The Internet Phone makes the intangible processes of the internet tangible. You can access websites with the nostalgic interface of a rotary phone. Look up the IP address of the website you want to call in a special cyber directory, dial the twelve digit IP address using the rotary, and wait for your website to be read out loud in the receiver. You can enhance your experience with four different mode tokens – Article, Developer, Incognito, and History. The Internet Phone is the result of a two week physical computing course at CIID taught by Massimo Banzi, Dario Buzzini, and Ankkit Modi. The project was completed with Sebastien Hunkeler, Isak Frosta, and Jens Obel. My role included coding, prototyping, and storytelling.
Before the late-1990s, dial-up was the standard way of connecting to the Internet. Accessing the Internet was a conscious action that involved negotiation between family members living in the same house. The nostalgic dial-up modem sound of Pshhhkkkkrrrkakingkakingkakingtshchchchchcch… was the bridge between the analogue and the digital. Today, we are living in a world where the Internet and connected devices have become ubiquitous. The excitement around connecting to websites has disappeared and the underlying mechanism of the internet is hidden.
We hacked the rotary phone with using an Arduino that records the input from the rotary wheel and sends a string to the java/processing sketch. We wrote a processing sketch that reformats the string to an IP address and uses the JSoup Java library to retrieve raw HTML data. Then we use various functions to parse out the natural language parts. We feed that data to a speech synthesizer using the Minim processing library. The synthesizer reads the text and sends the audio signal through the computer’s audio jack to the receiver.
The article, developer, history and incognito token each have a different resistor. When the resistor makes contact with the two exposed metal conductors in the microphone cavity of the receiver, the Arduino sends a unique command to the Processing sketch to switch the mode.
In the Article mode, we only parse sections with a tag. In Developer mode, we read out the bare HTML content. In the History mode, we retrieve the last couple of IP addresses. In the Incognito mode, webpages are read out in a whisper tone.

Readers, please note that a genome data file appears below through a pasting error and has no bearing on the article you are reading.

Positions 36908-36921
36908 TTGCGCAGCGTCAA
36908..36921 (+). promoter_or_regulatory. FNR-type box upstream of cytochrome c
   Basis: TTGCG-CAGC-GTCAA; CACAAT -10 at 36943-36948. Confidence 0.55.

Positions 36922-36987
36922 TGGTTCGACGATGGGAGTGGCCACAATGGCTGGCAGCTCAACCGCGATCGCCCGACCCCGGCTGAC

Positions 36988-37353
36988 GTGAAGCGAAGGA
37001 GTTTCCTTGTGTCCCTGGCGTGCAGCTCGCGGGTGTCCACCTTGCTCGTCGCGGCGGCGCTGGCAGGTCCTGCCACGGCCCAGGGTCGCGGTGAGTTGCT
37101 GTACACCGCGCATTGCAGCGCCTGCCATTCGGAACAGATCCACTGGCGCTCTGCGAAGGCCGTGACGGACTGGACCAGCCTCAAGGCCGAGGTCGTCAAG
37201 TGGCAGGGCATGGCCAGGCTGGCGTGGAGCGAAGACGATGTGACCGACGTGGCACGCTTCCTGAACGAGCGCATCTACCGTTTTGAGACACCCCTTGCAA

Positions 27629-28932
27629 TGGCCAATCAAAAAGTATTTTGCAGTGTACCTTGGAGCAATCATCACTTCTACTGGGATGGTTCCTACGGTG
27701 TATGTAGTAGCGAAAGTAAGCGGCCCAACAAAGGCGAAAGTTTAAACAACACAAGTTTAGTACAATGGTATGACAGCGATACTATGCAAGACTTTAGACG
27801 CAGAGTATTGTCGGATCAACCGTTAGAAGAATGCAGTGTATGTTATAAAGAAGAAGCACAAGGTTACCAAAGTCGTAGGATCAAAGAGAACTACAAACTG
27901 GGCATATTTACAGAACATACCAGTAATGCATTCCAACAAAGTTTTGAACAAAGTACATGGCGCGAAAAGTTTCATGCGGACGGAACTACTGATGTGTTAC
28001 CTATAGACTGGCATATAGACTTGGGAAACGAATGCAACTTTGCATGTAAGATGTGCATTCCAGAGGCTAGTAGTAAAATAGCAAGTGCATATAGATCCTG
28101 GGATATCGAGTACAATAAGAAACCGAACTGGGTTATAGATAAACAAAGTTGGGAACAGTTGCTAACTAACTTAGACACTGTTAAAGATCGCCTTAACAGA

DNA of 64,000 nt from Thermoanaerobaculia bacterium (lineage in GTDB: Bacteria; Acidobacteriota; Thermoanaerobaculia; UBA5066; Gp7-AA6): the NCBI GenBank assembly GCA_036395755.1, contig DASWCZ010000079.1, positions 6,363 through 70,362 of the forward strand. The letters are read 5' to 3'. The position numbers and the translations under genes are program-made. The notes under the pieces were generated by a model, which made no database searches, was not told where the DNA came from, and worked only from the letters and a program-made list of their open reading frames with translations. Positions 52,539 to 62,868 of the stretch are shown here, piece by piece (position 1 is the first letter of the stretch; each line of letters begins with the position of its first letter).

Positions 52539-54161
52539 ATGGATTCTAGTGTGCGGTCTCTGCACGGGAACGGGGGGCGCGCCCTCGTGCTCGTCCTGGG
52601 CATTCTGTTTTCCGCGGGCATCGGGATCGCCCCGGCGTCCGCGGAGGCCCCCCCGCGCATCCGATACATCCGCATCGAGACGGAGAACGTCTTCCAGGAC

After we decided to explore the affordances of the rotary phone, we started to tinker.
We had gone through many brainstorming, research, and lo-fi prototyping before landing on the rotary phone as an interface. Initially, we experimented with routers as the metaphor for the internet. But we quickly realized that routers were too abstract and too complicated. Looking for another device suitable to represent the internet we came across an old rotary phone. We saw the potential in the metaphor and affordance of the rotary phone.
One of the biggest learnings from the prototyping sessions is the importance of micro-interactions. The classic telephone interface seems straightforward. But when we switch the context, the user experience became complex. What happens if the website does not load? What happens if you dial the wrong IP address? Should you be greeted when you pick up the receiver, or when your page is loaded? We had many testing sessions to iterate on these little moments. As a result, we implemented several important micro-interactions. For example, the greeting message has a four seconds delay after you pick up the receiver. When you make a wrong dial and do not hang up for more than 5 seconds, an error tone is played.
I was involved in all of the phases of this project with a focus on coding and storytelling via video.
In addition to the ideation and brainstorming phase, I wrote the code for the Processing sketch that retrieved web pages and parsed them for content. I designed and built the different mode tokens using a variety of workshop tools and a laser cutter. I took part in the storyboarding and video production of the concept video.